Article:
Lower Your Blood Sugar With These Supplements
Researchers are currently studying a wide variety of supplements to determine their ability to lower blood sugar. These types of supplements could potentially be helpful for people with diabetes or pre-diabetes — especially those with type 2.
Diabetes is long-term condition that affects the the body’s levels of blood sugar and insulin. Specifically, the body either doesn’t produce enough insulin, or the body is not able to use the insulin it does produce properly.
Treatment generally includes healthy lifestyle changes and medications, but there are some alternative therapies, such as herbal supplements, that can help. However, herbs and nutritional supplements are not a cure for diabetes and aren’t a replacement for medical treatment, but certain supplements can complement conventional therapies to help provide relief from symptoms and decrease the chances of developing complications.
Taking the right supplements alongside your diabetes medication may even lead to your physician decreasing your medication dose, although it’s unlikely that supplements will completely replace your use of medication.
Here Are the Top 10 Supplements That Can Help Lower Blood Sugar.
One review of studies involving cinnamon supplementation saw evidence of a number of positive health benefits, including:
- Improved blood glucose levels.
- Improved insulin levels and insulin sensitivity.
- Decreased amount of lipids (fats) in the blood.
- Increased antioxidants.
- Lower blood pressure.
- More lean body mass.
- Better digestive function. (3)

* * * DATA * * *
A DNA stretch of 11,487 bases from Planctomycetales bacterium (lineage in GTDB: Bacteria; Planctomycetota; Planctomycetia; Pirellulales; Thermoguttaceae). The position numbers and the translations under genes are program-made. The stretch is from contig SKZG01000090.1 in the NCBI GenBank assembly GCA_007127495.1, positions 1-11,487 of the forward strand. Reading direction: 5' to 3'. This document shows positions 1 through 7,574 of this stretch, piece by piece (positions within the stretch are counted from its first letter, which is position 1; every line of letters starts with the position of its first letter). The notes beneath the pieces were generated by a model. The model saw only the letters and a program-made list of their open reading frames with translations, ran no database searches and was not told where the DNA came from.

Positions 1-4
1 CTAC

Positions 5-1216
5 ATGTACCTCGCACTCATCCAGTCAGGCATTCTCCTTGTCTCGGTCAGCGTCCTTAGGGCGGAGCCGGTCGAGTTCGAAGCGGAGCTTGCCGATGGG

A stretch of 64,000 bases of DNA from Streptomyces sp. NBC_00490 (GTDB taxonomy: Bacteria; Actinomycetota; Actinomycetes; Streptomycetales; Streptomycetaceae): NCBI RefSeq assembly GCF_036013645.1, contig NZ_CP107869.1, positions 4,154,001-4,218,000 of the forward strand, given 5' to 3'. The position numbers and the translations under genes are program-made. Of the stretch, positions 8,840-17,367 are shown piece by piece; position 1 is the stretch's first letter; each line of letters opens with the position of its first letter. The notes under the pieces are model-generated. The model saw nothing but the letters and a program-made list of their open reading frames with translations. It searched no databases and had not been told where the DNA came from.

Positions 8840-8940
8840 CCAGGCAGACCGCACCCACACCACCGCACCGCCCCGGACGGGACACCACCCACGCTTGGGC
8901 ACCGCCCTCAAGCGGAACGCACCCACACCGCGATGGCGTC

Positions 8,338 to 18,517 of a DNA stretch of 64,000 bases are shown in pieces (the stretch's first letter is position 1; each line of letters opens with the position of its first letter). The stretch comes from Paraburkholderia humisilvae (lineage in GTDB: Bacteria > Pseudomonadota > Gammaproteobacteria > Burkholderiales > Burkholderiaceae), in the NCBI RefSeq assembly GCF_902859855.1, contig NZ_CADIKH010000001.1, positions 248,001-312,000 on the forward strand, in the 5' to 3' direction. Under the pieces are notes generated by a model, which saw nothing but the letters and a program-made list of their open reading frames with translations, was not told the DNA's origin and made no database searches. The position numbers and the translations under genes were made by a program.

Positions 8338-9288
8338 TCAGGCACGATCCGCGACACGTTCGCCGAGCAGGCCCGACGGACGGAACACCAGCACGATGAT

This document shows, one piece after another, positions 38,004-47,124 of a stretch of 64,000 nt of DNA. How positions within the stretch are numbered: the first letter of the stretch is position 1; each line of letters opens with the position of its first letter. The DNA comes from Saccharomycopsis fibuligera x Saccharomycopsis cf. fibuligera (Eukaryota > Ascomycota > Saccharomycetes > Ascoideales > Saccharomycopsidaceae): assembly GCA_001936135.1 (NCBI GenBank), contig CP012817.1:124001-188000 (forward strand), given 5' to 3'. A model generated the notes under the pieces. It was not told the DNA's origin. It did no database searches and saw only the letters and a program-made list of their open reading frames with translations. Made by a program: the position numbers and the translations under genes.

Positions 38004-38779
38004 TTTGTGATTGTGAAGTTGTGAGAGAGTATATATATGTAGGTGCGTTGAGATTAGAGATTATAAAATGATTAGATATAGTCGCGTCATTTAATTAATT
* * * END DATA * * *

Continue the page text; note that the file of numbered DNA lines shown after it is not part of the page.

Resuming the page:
In another separate review of research studies from 2013, researchers found that subjects taking cinnamon saw:
- A decrease in fasting blood glucose levels.
- A decrease in overall cholesterol levels, as well as LDL (“bad”) cholesterol.
- Increased levels of HDL (“good”) cholesterol.
- A decrease in the level of triglycerides (fats) in the blood.
- An increase in insulin sensitivity. (4)
Researchers determined that cinnamon works so well because it may help the body respond better to insulin. This in turn lowers blood sugar by allowing sugar into your cells. (5)
How to Take: It is generally recommended to take a 250mg dose of cinnamon extract twice daily, before eating. If taking the regular form of cinnamon (not an extract), then 500 mg twice a day would be appropriate.
Note: The commonly-used variety of cinnamon, called Cassia, contains higher amounts of a substance known as coumarin, which is a compound that could damage the liver if ingested in high amounts. A much better alternative to take is Ceylon cinnamon, which is low in coumarin (6).
Ceylon cinnamon supplements can be readily found for purchase online.
2. Aloe Vera
Aloe vera is a common household plant that provides many health benefits. Most people know about its skin care benefits, but you may not know that it could also help slow the progression of type 2 diabetes.